Tell President Bush: Stop the Surge
Tue Jan 9, 2007 12:25
 

-------- Original Message --------
Subject: Tell President Bush: Stop the Surge
Date: 09 Jan 2007 06:48:32 -0000
From: Theresa J. Steed quechick007@yahoo.com
To: apfn@apfn.org


Dear Friend,

I urge you to join Wes Clark's effort to stop President Bush's
plan for a troop surge in Iraq. Instead, we need a completely
new strategy.

What the surge would do is put more American troops in harm's
way, further undercut the morale of U.S. forces and risk further
alienating elements of the Iraqi populace. American casualties
would probably rise, at least temporarily, as more troops appear
on the streets -- as happened in the summer when a brigade from
Alaska was extended and sent into Baghdad. And even if the
increased troop presence initially frustrated the militias, it
wouldn't be long before they found ways to work around the
neighborhood searches and other obstacles -- if they chose to
continue the conflict.

The truth is that the underlying problems in Iraq are political,
not military.

That is why I urge you to join me in signing Wes Clark's
petition urging President Bush to stop the surge!

http://ga4.org/campaign/stopthesurge?rk=27158d51OyacW

---------------------


Send this message to:

* President George W. Bush

Dear President Bush,

I do not support a troop surge in Iraq. Without changing the strategy, this is simply a continuation of "stay the course."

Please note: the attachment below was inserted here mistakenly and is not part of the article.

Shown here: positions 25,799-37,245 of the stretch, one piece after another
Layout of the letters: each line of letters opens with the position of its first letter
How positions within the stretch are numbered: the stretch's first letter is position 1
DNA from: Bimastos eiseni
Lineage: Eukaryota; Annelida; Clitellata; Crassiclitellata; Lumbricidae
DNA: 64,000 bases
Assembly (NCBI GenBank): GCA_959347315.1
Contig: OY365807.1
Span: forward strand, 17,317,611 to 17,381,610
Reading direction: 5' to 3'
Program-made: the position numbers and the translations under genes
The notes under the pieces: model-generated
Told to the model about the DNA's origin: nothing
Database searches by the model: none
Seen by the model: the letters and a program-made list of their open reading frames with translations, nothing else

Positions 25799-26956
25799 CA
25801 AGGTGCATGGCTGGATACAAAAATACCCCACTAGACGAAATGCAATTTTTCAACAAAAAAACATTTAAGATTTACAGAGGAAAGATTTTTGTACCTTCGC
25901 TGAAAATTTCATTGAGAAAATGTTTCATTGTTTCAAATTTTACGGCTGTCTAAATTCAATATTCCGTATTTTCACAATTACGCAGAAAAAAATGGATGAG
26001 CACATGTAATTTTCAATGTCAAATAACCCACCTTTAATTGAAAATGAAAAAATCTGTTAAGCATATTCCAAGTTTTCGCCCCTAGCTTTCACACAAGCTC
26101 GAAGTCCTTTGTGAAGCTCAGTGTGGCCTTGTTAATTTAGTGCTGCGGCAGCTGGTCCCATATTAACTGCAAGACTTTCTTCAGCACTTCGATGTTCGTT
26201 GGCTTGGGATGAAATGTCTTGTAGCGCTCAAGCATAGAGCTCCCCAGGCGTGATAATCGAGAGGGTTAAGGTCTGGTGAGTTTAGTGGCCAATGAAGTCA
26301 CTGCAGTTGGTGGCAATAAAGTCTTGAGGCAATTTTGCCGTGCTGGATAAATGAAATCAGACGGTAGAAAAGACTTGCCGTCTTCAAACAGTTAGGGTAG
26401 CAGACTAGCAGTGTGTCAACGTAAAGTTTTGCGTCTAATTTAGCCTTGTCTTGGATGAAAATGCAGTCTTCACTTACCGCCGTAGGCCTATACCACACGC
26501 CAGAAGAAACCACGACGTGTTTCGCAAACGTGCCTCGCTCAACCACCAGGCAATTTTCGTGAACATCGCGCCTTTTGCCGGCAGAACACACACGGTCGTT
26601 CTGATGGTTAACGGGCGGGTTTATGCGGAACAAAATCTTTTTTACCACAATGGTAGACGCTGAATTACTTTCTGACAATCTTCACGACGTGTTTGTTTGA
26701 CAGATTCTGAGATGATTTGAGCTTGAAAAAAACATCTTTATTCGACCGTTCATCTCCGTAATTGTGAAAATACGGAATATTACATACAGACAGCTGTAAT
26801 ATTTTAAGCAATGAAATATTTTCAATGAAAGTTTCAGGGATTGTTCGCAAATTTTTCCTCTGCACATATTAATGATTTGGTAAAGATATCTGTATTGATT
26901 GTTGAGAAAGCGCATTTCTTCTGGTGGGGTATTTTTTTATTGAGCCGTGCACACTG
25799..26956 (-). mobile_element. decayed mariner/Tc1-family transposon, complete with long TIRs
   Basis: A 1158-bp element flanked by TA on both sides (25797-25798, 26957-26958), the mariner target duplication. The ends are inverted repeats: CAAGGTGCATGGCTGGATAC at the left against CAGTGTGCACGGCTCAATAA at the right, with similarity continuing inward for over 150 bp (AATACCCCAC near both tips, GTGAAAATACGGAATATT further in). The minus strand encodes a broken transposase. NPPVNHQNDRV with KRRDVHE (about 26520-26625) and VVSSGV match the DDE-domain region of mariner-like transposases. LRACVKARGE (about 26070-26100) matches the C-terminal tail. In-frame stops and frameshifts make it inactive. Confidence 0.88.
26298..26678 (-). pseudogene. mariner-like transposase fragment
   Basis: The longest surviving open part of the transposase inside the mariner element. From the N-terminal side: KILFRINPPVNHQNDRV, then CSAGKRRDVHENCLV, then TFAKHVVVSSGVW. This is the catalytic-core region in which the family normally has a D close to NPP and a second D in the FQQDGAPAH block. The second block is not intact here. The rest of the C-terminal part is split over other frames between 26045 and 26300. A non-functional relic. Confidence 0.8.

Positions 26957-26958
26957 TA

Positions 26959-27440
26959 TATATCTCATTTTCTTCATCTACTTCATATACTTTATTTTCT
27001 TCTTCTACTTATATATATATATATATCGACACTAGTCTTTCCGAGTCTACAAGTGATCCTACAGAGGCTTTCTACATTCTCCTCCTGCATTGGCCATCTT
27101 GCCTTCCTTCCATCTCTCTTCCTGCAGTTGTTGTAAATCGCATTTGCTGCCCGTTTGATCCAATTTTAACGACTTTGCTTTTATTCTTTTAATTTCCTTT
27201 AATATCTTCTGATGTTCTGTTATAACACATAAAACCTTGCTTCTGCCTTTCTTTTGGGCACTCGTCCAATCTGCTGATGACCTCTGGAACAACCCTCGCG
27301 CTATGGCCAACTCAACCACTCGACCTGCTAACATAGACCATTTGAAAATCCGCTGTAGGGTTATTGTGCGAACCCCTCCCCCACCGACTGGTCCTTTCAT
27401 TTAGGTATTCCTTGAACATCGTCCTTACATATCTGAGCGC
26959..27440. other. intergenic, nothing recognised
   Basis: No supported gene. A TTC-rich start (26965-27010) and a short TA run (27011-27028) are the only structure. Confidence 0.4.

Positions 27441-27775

20,000 additional troops now seems too little, too late.

We cannot support the increase in troops unless you disavow the NeoCon strategy and present a new strategy.

What the surge would do is put more American troops in harm's way, further undercut the morale of U.S. forces and risk further alienating elements of the Iraqi populace. American casualties would probably rise, at least temporarily, as more troops appear on the streets -- as happened in the summer when a brigade from Alaska was extended and sent into Baghdad. And even if the increased troop presence initially frustrated the militias, it wouldn't be long before they found ways to work around the neighborhood searches and other obstacles -- if they chose to continue the conflict.

The truth is that the underlying problems in Iraq are political, not military.

Vicious ethnic cleansing is underway, as various factions fight for power and survival. In this environment, security is unlikely to come from smothering the struggle with a blanket of forces -- and adding U.S. efforts is likely to generate additional resistance, especially from Iraq's neighbors. More effective action is needed to resolve the struggle at the political level. A new U.S. ambassador might help, but the administration needs to recognize that the neocon vision has failed.

The administration needs a new strategy for the region, before Iran gains nuclear capabilities. While the military option must remain on the table, America should take the lead with direct diplomacy to resolve the interrelated problems of Iran's push for regional hegemony and nuclear power, the struggle for control of Lebanon and the Israeli-Palestinian conflict. Isolating our adversaries hasn't worked.

Absent such fundamental change in Washington's approach, there is little hope that a troop surge and accompanying rhetoric will be anything other than "staying the course" more. That wastes lives and time, bolsters the terrorists and avoids facing up to the interrelated challenges posed by a region in crisis.

The bottom line: This is not a winning strategy for the US.
Signed by:
[Your name]
[Your address]

http://ga4.org/campaign/stopthesurge?rk=27158d51OyacW

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